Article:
Lake Folk Album Review

2010 November 3rd

Some bands just work. Every instrument fits and complements each other. Every line of vocals slides into place. Every beat, every note, comes together to produce a sound replicated by few. Lake Folk certainly have achieved an album of this quality with their debut “Feel Like I’m Home.”

Feel Like I’m Home is the first album from Lake Folk, a quintet formed in 2009 consisting of Eric Anderson, Danielle Gartner, Bryan Mayer, John Nipper, and Erin Shellman. Their website states that they “blend roots music with other genres” and in this sense they are masters. Few bands I have come across dare to venture far from their respective core style, and if the attempt is made it’s a tip-toe towards the edge, still within arm’s length of the comforting familiarity of their declared sound. Often reserved by groups for filler tracks of third and fourth album releases, Lake Folk daringly dive into whatever noise they feel like, and they make it sound great. Whether it’s a waltzy breakdown, a bluesy fill, a swing trumpet lick, it feels solid and smooth; you wouldn’t realize it if it was missing, but now that you’ve heard it, you can’t imagine the song working without it.

A prime example of this cohesiveness is the first song on the album: “Harvest.” It starts off quietly with a banjo background and, as instruments are slowly added, it creates an ensemble the likes of which are difficult to find elsewhere. Even though it’s an overused cliche, the song acts like a puzzle. You might not get the big picture, but as each instrument is added in, the whole of the group’s talent really shows. The balance, the precision, all aspects come together for a small little masterpiece that continues as the transition is made to the second song.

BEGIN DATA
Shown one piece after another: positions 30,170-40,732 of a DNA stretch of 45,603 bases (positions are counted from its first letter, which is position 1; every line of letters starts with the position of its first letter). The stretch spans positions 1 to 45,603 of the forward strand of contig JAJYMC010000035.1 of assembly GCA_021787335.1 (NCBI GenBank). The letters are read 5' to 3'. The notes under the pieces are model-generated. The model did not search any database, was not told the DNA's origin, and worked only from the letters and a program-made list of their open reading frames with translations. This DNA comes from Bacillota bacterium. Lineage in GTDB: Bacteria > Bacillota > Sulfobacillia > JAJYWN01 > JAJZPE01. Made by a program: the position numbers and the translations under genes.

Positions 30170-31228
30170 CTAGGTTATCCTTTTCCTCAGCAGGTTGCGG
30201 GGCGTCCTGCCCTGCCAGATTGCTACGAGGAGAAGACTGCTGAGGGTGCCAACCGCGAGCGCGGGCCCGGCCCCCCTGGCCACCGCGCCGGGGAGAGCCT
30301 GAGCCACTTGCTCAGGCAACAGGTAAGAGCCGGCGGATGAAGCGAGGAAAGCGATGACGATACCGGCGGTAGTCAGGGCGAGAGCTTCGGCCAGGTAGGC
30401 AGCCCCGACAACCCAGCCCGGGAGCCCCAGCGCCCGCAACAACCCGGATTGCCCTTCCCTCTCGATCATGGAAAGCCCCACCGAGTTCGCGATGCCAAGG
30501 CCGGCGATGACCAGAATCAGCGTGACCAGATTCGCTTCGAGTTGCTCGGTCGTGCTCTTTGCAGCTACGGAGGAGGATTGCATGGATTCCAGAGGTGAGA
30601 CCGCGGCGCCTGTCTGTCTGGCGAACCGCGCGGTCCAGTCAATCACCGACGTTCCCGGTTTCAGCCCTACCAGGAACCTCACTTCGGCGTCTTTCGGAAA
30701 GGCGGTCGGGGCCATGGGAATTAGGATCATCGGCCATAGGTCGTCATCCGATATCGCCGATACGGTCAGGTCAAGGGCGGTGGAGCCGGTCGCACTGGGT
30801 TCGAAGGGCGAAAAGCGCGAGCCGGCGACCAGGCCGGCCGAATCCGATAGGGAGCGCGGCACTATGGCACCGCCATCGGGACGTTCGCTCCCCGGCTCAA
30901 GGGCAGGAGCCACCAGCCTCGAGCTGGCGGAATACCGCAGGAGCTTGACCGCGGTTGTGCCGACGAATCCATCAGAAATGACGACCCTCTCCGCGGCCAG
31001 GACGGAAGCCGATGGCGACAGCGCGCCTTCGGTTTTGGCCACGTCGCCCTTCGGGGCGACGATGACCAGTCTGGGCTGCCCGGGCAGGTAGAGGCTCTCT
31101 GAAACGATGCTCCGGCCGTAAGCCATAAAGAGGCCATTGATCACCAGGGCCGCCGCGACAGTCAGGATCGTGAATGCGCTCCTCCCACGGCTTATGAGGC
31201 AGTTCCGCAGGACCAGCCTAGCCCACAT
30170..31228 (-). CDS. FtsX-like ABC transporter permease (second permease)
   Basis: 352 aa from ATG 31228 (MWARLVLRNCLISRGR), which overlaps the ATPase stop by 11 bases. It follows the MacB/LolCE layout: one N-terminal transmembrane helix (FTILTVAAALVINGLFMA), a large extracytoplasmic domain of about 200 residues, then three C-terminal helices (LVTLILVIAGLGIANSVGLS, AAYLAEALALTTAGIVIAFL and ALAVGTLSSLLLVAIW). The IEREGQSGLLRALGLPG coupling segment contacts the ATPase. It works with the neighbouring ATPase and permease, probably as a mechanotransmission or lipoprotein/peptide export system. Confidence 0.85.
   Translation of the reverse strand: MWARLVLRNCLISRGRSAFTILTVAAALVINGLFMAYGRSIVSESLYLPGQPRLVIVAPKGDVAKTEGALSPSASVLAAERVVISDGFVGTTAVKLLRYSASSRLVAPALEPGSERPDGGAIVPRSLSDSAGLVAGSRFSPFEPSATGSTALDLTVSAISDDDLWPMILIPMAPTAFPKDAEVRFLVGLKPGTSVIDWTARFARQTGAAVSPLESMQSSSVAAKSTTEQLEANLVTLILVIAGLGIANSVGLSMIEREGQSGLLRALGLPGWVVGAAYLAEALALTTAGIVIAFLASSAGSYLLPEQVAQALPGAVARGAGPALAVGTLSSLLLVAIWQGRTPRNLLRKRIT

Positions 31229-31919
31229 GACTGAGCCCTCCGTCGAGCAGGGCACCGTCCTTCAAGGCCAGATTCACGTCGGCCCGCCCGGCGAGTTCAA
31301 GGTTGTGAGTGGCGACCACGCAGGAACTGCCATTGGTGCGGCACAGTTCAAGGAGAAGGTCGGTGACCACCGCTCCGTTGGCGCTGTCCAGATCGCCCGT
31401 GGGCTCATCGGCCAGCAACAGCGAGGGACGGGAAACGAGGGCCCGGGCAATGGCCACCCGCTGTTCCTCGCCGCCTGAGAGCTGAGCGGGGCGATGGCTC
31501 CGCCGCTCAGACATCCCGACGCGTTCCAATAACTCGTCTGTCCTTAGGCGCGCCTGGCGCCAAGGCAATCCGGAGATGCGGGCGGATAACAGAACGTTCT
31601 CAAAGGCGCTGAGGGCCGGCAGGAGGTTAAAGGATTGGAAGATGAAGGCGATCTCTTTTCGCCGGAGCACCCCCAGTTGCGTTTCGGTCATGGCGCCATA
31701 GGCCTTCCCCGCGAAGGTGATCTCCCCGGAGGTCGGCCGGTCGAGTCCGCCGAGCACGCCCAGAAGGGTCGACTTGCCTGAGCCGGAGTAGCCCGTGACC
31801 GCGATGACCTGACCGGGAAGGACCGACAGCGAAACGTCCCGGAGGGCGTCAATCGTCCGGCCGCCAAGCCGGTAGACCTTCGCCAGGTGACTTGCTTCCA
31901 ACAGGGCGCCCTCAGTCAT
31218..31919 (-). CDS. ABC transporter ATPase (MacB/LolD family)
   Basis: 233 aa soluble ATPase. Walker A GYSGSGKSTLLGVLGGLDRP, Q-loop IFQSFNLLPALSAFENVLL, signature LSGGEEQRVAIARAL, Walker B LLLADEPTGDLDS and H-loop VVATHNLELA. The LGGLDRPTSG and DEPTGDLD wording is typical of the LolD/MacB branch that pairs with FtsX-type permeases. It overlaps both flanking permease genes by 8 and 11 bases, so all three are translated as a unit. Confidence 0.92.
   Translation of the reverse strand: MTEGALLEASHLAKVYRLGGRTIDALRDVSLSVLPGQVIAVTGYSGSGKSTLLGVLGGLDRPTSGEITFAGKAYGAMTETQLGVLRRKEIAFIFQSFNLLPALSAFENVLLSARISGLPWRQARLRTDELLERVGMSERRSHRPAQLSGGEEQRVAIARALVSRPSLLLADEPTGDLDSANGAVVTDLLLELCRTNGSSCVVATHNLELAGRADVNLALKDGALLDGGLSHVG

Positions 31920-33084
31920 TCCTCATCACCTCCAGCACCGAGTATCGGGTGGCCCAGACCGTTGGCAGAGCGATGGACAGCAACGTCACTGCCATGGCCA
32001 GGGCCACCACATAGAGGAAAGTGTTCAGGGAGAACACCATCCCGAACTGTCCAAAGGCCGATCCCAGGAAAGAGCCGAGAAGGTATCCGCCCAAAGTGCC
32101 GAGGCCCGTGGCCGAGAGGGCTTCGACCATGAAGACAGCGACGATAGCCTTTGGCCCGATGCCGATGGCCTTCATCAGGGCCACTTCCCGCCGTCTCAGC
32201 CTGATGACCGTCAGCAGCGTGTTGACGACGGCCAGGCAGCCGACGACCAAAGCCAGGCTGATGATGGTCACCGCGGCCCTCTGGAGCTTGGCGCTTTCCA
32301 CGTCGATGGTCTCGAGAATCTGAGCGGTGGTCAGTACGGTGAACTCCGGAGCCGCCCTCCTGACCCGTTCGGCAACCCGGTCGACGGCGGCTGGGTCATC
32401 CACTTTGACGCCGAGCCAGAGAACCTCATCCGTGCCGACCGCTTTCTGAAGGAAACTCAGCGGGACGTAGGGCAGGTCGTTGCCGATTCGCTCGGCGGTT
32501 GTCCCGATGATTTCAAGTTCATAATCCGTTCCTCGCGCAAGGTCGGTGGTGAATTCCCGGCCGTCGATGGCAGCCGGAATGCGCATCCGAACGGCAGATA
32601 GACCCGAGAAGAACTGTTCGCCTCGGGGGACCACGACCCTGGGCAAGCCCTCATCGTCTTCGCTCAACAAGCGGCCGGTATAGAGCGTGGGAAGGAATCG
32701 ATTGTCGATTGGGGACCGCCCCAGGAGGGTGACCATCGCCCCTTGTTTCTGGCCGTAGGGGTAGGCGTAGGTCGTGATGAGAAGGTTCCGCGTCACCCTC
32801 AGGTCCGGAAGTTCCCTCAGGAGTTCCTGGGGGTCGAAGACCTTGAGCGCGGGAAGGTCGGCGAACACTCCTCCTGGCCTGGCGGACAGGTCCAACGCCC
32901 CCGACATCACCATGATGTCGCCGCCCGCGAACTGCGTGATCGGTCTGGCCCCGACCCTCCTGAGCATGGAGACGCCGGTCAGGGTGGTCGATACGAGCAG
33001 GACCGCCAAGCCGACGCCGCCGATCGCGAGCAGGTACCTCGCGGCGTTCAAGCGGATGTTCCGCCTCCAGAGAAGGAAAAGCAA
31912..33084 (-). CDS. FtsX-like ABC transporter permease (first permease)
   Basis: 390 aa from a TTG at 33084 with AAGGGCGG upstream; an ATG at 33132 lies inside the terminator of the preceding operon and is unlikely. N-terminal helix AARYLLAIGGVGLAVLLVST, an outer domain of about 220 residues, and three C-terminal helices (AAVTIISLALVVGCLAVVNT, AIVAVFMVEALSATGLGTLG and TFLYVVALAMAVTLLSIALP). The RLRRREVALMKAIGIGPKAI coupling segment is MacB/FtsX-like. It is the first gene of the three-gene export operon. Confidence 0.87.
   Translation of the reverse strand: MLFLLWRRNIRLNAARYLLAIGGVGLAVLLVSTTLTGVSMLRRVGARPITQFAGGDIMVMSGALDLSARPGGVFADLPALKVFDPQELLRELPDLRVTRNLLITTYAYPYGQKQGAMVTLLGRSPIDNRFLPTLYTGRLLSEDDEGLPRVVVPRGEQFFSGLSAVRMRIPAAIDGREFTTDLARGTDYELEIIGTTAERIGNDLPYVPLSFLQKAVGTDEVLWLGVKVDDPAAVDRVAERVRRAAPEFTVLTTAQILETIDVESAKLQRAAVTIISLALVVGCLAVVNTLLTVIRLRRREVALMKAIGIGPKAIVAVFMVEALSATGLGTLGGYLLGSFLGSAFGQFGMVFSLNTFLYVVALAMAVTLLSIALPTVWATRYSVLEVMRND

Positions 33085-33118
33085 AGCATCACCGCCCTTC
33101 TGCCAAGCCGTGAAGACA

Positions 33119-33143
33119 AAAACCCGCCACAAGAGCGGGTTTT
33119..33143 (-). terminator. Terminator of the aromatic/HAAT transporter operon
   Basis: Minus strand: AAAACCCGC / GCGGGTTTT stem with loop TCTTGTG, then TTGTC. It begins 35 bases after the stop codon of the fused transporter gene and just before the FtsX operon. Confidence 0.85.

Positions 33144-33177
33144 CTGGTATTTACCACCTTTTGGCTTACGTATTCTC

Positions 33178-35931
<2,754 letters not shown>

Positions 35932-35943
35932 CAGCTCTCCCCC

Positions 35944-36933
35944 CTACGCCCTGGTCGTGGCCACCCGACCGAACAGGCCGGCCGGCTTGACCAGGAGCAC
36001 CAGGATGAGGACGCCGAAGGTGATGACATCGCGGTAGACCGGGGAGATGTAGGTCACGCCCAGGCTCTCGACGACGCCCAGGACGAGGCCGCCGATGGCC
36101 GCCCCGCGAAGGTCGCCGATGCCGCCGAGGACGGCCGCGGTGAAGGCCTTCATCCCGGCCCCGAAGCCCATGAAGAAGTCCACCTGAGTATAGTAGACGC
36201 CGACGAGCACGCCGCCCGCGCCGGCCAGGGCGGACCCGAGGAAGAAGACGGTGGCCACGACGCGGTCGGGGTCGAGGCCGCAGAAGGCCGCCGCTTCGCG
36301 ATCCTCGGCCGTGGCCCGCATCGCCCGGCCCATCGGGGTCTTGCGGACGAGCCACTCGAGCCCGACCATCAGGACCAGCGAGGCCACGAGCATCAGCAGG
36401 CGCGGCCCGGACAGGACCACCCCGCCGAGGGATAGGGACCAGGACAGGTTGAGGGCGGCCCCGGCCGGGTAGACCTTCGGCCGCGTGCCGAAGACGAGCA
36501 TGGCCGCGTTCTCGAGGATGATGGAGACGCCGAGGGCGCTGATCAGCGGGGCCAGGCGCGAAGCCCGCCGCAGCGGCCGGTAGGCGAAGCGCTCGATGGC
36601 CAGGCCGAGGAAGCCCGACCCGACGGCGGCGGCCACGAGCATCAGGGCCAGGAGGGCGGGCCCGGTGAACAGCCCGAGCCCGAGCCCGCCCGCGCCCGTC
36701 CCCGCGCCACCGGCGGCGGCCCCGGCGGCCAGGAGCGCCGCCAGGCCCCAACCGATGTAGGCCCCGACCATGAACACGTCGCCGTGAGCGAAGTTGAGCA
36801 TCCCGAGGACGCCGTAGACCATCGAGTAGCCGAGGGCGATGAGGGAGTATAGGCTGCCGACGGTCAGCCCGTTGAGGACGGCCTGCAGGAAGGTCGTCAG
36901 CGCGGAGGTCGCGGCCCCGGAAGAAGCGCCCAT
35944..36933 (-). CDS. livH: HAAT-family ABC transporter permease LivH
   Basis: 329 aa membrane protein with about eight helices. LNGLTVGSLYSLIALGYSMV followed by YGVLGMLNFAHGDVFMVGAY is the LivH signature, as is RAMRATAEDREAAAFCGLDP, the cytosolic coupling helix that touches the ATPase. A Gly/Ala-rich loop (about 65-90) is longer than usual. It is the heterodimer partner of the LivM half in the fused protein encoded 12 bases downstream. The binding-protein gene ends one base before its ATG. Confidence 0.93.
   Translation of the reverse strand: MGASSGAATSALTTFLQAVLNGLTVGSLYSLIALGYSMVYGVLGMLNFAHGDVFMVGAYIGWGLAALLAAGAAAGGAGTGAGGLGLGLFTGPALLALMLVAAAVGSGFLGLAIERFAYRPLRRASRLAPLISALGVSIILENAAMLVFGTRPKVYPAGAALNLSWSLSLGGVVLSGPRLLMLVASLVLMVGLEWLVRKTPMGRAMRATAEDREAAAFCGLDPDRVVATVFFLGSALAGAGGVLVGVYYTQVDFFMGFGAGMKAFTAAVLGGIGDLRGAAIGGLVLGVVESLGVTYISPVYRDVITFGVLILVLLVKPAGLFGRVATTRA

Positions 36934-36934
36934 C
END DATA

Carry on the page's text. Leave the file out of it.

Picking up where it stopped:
The album is also full of some unexpected moments. In “Ready To Go,” it opens similar to other pieces, but picks up with a jazzy chorus and muted trumpet. “Smoke” starts off with a slow banjo, a meandering pace, but seemingly out of nowhere, a distorted guitar is added, a breakthrough of an angry cello and wailing trumpet give the song an angry feeling. And yet through it all, Lake Folk keep the same standard of quality and solid sound through the whole album.

All in all, the first album from Lake Folk is incredible. I found myself whistling bits and pieces of various anthems throughout the day. It sticks with you, which is by no means a bad thing. The songs are catchy, precise, and the album as a whole is a true work of art. For being their first album, Lake Folk show what massive talent they possess. This could easily be a professional release. It shows a great direction for where the Michigan music scene is headed and I’m eager for another album already. I’ll be watching out for more from Lake Folk in the near future.

Lake Folk have some upcoming shows in the Mitten area which we’ve listed below. For more information check out their website.

Nov 6, 2010 Goodnight Gracie’s Ann Arbor, MI 9:00pm
Nov 12, 2010 DAAC w/ Hana Malhas, Crane Wives Grand Rapids, MI 8:00pm
Nov 13, 2010 Inside Out Gallery w/ Hana Malhas Traverse City, MI 8:00pm
Dec 6, 2010 PJ’s Lager House Detroit, MI 8:00pm
Dec 11, 2010 The Strutt w/ Red Sea Pedestrians Kalamazoo, MI 9:00pm

Article by Frank Smith



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